So yes, it pisses me off because now I feel like I've been marginalized by Canon because of my geographic location. Secondly, I am REALLY not interested in selling off all my stuff at probably half or, if I'm lucky, 2/3rds what I paid for it just to get me about 2/3rds the way there to an EP-5, or GX7.

And before I get flamed I'll also acknowledge that in the big scheme of things this is not a big deal. But in my little photography world that I live in on the weekends...this is supremely frustrating hahahahaha...

Your post makes perfect sense.  I'm not trying to say you're wrong, but I'll just point out a couple of things.  First I'm not sure how much you would end up losing if you sold your M gear.  I bought mine in the first fire sale - not as much as yours, though (body + flash + 22mm + 18-55) - didn't like it and sold it a couple of months later on ebay for more than I paid for it all (good timing, perhaps - the first fire sale had just ended).  Second, yesterday amazon's "gold box" camera was an Olympus M43 E-PM2 (same excellent sensor as the OM-D EM5, but no EVF); you could buy it + two kit lenses (the equivalent of 28-84mm & 90-300) for $349.... 

(I also feel inclined to note that while it is, of course, possible to buy from Japan, if enough of us do that it will only reinforce the impression that mirrorless cameras don't sell in the US, thereby continuing the problem!)

EOS Bodies / Re: Canon EOS M2 Not Coming to North America
« on: December 05, 2013, 10:03:51 AM »
People no longer buy gear that just does enough..
We buy new cameras and of course expect to have new tech inside, regardless if we need it or not or if the old tech works as well..that's no longer the point.
It's all about innovation and keeping up with the times. when another company releases something new, it will most definitely be something "new" worth upgrading to. Canon seems to be the only one releasing new models using old tech and not changing much else.
We just feel short changed that's all..it's not because we need the new tech..it's because we're paying for something new, we'd want something new.

But the "we" you're referring to is a group of people who chat about this sort of thing in forums like this.  Canon's "new models using old tech", at least in their dslrs, are still outselling everyone else, even if "we" don't think they deserve to; and even then, "we" tend to be awfully fond of Canon's lenses, especially the newer ones; and those lenses work best on Canon bodies, so....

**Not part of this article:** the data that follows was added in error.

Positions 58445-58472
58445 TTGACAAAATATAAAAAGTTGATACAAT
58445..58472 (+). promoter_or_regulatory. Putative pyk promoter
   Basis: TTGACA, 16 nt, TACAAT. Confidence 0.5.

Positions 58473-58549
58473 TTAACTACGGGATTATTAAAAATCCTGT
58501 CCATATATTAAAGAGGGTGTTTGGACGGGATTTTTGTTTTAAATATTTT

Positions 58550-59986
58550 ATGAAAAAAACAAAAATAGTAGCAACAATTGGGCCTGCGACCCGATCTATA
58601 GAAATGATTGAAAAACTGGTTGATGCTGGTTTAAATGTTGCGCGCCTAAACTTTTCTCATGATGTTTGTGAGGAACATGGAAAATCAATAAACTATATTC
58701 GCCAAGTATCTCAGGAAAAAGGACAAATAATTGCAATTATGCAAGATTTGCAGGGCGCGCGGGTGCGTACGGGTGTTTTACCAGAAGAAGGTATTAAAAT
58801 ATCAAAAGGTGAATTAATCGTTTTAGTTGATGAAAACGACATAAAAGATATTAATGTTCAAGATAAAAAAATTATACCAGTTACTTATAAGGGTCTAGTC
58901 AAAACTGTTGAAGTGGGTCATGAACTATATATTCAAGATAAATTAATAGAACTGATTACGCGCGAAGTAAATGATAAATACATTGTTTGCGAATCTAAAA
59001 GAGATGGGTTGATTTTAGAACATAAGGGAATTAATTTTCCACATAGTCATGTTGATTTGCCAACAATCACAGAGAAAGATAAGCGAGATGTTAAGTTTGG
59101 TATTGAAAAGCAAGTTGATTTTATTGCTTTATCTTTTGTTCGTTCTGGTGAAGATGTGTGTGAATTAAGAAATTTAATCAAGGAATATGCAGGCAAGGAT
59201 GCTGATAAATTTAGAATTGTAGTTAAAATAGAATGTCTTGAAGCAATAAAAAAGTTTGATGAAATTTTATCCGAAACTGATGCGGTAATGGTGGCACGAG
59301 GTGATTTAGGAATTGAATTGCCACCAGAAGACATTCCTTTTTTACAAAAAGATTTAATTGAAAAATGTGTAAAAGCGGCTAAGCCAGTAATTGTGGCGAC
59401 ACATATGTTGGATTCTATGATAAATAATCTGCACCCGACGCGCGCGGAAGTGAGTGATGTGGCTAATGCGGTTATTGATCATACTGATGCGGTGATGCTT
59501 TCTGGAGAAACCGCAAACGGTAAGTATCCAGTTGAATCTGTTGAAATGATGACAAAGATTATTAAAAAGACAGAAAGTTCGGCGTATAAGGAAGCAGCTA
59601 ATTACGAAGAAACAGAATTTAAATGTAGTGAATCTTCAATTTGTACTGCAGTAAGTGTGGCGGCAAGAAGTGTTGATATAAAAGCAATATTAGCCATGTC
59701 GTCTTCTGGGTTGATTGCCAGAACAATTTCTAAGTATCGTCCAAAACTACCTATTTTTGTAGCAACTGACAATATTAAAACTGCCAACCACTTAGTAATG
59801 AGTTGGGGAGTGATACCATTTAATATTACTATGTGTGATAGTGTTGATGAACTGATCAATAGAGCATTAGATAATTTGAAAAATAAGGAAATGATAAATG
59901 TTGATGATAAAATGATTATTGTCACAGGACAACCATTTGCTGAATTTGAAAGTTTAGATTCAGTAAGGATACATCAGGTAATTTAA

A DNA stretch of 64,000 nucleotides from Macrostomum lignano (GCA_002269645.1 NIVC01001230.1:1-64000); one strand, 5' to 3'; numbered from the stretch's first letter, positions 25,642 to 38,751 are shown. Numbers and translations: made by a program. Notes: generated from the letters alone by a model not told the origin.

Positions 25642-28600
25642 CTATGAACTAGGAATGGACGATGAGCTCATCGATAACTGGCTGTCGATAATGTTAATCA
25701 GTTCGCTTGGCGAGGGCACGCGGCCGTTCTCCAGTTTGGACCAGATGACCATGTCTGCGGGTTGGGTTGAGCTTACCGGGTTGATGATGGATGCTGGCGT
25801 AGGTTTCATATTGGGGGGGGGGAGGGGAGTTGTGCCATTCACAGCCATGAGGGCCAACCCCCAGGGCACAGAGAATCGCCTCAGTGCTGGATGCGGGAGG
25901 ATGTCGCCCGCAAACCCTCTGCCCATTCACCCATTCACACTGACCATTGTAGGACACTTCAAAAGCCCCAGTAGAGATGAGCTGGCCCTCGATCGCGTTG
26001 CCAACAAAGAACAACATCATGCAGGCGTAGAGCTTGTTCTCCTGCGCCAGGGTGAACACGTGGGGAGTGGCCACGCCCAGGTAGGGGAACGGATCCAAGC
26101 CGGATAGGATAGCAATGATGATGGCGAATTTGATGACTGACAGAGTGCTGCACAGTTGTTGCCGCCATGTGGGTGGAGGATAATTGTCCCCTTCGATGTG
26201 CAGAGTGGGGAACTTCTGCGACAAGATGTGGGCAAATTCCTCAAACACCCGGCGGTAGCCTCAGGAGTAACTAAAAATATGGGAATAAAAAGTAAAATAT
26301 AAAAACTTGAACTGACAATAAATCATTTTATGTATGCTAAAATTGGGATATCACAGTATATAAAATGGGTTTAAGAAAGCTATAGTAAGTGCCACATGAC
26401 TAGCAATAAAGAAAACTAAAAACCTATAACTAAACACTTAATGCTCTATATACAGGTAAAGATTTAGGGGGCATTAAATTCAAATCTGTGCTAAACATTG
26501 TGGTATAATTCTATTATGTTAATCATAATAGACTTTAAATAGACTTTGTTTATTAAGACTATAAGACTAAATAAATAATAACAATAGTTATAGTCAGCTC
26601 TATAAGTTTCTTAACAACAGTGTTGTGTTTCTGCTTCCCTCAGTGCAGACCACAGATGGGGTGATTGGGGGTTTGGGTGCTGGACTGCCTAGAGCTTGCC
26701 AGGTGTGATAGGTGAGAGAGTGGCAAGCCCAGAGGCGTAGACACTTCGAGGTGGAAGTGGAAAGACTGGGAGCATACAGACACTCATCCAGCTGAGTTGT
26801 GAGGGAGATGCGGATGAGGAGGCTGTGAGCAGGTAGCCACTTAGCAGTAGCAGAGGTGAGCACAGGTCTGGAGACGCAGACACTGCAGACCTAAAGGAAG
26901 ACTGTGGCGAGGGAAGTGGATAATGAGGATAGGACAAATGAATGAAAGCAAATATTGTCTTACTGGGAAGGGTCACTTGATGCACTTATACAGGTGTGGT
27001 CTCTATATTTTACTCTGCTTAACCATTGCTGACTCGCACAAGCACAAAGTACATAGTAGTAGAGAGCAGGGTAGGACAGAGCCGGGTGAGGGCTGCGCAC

I've been using my 6D less since buying a 5DIII and OM-D, so I took the 6D on a short trip the other day with nothing but the 24-105L (the other half took the OM-D) and ended up, unexpectedly at a museum which was very dark inside and followed that with a brief visit to another after dark which happened to be very photogenic from the outside.  The camera performed flawlessly (I wasn't trying to photograph "herons catching fish") and although most of the resulting images were ISO 6400, the only time I applied any noise reduction afterwards was a couple of shots with a lot of dark sky, and they didn't really need it anyway.  I dare say new tech could conjure up something even better, but for my purposes at least I don't know of anything currently available from other companies that would perform any better.  That's just me, of course, but I suspect the that number of people out in the real world who find current gear to be inadequate is a rather small "we" that doesn't have all that much influence on the market.   (Although not in the same class, the OM-D did very well too, by the way; I - perhaps unnecessarily - set its max ISO to 1600, but with Olympus's good fast lenses and excellent IBIS it didn't need to go higher.)

So why the big difference between Asia and the USA/Europe?

Well, (without being a racist) I suppose that:

1) Asian people are more fascinated by 'latest hi-tech things' and change/buy them more frequently than European and American consumers who prefer 'reliable long-time investments'.

2) Asian people like to travel abroad and use 'package' vacation type with a lot of organized excursions (e.g. a big bus full of tourists from Japan is a usual thing anywhere in the world), so they like light travel cameras.


1. may be right, and, for all I know, so is 2.  But it's also pretty clear that more than a few Asians don't mind traveling with large dslrs - my office is on Independence Mall in Philadelphia, which receives busloads of tourists every morning.  dslrs seem almost as common as smaller cameras/iphones/ipads, and I don't think all that many of the small cameras are anything better than standard point-and-shoots.  For whatever that's worth.

As for the ergonomic argument, it may well be that some find any mirrorless camera too small (though one of Panasonics is more-or-less dslr-size and shape), but in other respects they're not all the same - one could easily conclude that some, such as the two Olympus OM-Ds, are even easier to handle than dslrs.